In the afternoon of June 14, a Mrs. Beatrice Nelson of West Okoboji, Iowa, discovered that her purse had been rifled in her home and her billfold, with thirty dollars, credit cards, and a driver's license, had been stolen. That same afternoon petitioner entered a clothing store in the nearby town of Milford, Iowa, and cashed a check payable to himself and bearing the apparently forged signature of Mrs. Beatrice Nelson as the payor. In addition, petitioner was seen in Milford that same day in the company of two other men, one of whom was Gilroy.
At 7:00 p.m. on the same day, June 14, several of the escapees committed an armed robbery in a grocery at Spirit Lake, Iowa, a short distance from Milford. A check-out clerk at the store testified to seeing petitioner in front of the store at the time of the robbery, walking back and forth. The robbers stole a car from the immediate vicinity of the store and then abandoned it several blocks away.
Seventy-five minutes later, Gilroy robbed a gas station attendant in Emmetsburg, Iowa, located a short distance from Spirit Lake. The attendant's wallet was found the next day lying along the road leading east to Algona.
At 9:00 p.m., forty-five minutes after the Emmetsburg robbery, at least two of the escapees entered the Fareway supermarket in Algona. There was evidence that approximately 27 dollars was taken from one cash register till. One of the men, apparently Kelsey, shot Melvin Bay in the abdomen. As stated, Mr. Bay died from the gunshot wound. As at St. Cloud and Spirit Lake, the robbers fled in a car stolen in the immediate vicinity of the crime, abandoned the vehicle a few blocks away, and apparently transferred to another car.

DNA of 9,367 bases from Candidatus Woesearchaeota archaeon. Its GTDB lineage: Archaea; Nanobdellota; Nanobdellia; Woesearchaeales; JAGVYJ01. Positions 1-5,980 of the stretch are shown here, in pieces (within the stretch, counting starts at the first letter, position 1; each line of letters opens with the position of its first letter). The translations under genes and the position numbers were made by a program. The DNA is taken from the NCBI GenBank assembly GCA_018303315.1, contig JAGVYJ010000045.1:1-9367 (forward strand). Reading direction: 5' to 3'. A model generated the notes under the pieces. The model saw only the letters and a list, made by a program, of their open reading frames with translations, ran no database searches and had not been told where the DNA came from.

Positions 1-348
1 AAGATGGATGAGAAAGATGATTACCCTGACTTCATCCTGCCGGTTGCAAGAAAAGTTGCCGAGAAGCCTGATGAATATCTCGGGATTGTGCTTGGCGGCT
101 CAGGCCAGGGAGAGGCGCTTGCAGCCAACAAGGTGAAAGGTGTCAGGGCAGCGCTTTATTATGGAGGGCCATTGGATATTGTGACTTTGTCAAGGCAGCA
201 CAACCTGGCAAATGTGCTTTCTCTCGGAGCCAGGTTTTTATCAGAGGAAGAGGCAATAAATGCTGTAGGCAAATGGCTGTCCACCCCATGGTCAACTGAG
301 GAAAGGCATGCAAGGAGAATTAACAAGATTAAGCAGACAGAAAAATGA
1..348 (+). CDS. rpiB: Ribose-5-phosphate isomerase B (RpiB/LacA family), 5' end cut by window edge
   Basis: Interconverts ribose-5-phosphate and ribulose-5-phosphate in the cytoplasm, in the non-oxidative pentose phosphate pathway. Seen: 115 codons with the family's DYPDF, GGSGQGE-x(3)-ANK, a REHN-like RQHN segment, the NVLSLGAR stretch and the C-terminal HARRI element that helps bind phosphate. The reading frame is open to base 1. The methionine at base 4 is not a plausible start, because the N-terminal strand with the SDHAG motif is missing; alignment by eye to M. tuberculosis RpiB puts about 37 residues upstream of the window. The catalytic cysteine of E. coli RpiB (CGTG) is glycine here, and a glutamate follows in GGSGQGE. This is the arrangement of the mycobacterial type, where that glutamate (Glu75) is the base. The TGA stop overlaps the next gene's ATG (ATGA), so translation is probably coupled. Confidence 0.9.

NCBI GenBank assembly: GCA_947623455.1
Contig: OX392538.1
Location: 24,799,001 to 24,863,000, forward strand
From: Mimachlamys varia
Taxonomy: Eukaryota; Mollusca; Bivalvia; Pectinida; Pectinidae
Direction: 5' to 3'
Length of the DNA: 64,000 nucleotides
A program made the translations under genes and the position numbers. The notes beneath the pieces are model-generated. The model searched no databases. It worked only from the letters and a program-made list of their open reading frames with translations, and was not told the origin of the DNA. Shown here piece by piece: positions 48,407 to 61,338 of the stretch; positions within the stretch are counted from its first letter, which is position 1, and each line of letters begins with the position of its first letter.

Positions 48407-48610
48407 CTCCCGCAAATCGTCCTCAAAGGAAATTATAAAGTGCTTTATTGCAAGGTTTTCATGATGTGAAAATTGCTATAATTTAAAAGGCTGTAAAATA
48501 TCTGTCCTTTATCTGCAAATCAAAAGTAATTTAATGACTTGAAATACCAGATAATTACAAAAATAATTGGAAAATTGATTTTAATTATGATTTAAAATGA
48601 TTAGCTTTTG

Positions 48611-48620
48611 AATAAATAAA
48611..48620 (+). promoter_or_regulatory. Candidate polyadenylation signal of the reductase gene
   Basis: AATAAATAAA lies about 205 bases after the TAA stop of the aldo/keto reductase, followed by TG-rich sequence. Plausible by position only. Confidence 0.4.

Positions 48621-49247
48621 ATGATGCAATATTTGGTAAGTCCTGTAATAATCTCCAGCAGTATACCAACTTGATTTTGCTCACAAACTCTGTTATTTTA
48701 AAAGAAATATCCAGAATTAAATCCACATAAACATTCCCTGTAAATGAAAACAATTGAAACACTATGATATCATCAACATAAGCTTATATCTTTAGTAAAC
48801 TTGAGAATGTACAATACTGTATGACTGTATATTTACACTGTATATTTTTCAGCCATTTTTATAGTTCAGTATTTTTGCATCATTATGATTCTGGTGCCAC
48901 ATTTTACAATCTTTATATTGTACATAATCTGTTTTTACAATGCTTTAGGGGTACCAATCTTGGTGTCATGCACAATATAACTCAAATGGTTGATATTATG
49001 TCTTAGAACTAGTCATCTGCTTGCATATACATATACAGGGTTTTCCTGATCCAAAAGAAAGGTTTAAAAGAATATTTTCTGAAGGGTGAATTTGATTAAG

None of the witnesses of the Algona robbery placed petitioner at the scene of the robbery or testified seeing him anywhere in Algona. The only witness for petitioner testified that shortly after 9:00 p.m. the car in which he was riding was passed by a 1965 or 1966 General Motors auto travelling east at high speed. The witness could see two men in the front seat of the speeding car, but could not tell if anyone was in the back seat. No other car was reported stolen in Algona that night.
The next day, June 15, a green 1960 Chrysler was reported stolen in Garner, Iowa, which is east of Algona. The 1963 Chevrolet stolen in Mankato was recovered in Garner the same day. Among the items law enforcement authorities found in or near the recovered Chevrolet were the can of Mace stolen in St. Cloud, handcuffs, and the billfold of Mrs. Beatrice Nelson.
That same day, June 15, the four escapees met four young girls, Christine Henninger, Paula Campbell, Mary Meighan, and Gwen Green, at a beach in Waterloo, Iowa. The men spent several hours with the girls, swimming and picnicking. Later, in the evening, the four escapees and three of the girls drove to a restaurant in Waterloo called the Grill. At the time the men were driving the 1960 green Chrysler stolen in Garner.